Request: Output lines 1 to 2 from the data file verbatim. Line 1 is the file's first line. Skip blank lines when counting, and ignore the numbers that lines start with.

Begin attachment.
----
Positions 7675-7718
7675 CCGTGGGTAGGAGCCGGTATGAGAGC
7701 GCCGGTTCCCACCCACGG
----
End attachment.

Positions 7675-7718
7675 CCGTGGGTAGGAGCCGGTATGAGAGC